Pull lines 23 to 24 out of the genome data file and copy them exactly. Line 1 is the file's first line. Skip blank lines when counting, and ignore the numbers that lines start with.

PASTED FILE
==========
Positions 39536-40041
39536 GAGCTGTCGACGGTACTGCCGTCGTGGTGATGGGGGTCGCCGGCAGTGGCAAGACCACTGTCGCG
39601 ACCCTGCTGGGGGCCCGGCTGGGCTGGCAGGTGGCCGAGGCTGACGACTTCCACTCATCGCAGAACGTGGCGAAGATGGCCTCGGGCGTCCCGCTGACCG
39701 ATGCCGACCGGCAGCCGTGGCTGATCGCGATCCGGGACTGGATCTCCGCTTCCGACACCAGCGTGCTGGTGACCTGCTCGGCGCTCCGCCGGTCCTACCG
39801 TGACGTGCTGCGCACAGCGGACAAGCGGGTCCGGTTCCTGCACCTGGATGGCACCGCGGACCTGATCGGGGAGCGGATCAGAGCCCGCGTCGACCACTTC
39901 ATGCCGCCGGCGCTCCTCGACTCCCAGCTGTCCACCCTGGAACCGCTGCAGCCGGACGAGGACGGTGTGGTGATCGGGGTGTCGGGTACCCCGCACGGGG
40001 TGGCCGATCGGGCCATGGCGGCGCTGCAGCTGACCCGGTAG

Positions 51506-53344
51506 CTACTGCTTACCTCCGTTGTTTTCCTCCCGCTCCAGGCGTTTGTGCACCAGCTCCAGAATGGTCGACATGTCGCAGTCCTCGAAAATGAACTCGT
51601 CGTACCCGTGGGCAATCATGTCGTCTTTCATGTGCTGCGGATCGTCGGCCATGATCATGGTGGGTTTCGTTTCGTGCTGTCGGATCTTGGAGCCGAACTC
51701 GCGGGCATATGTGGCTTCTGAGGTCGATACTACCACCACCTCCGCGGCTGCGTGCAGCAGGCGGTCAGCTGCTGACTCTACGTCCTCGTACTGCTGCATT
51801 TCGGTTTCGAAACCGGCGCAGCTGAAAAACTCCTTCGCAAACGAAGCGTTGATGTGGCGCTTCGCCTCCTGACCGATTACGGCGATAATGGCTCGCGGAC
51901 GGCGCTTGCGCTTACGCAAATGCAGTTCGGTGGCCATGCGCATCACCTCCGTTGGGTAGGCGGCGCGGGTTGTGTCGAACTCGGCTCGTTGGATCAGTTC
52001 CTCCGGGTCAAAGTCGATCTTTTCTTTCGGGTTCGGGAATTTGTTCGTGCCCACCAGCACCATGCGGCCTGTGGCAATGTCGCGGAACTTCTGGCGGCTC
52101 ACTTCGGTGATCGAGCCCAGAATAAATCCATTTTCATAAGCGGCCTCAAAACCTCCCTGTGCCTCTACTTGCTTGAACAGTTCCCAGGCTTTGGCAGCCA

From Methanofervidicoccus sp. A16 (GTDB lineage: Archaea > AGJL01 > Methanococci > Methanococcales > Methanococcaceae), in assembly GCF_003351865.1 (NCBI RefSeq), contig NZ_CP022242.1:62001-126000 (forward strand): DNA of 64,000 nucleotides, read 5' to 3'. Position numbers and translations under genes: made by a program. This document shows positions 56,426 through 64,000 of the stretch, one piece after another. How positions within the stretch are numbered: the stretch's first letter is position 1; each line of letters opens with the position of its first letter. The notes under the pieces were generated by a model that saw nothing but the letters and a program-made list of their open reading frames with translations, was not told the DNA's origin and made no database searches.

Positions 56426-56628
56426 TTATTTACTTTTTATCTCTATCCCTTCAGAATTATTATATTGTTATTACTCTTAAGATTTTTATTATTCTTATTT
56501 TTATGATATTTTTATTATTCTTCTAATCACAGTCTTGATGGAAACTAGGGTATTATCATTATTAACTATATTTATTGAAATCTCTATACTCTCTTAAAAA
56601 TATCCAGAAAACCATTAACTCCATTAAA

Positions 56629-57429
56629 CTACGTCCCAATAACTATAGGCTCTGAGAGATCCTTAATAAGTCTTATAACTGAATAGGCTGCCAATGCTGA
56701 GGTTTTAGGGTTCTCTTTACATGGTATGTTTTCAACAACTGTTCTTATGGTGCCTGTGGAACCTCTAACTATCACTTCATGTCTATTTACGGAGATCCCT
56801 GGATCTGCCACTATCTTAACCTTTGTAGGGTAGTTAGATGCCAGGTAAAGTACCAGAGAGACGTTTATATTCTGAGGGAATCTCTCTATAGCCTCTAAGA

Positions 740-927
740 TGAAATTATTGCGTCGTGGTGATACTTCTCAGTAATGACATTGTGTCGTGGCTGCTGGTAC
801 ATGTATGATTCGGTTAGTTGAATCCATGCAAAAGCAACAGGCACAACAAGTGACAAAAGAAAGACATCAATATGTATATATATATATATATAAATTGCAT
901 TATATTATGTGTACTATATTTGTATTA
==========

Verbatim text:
56701 GGTTTTAGGGTTCTCTTTACATGGTATGTTTTCAACAACTGTTCTTATGGTGCCTGTGGAACCTCTAACTATCACTTCATGTCTATTTACGGAGATCCCT
56801 GGATCTGCCACTATCTTAACCTTTGTAGGGTAGTTAGATGCCAGGTAAAGTACCAGAGAGACGTTTATATTCTGAGGGAATCTCTCTATAGCCTCTAAGA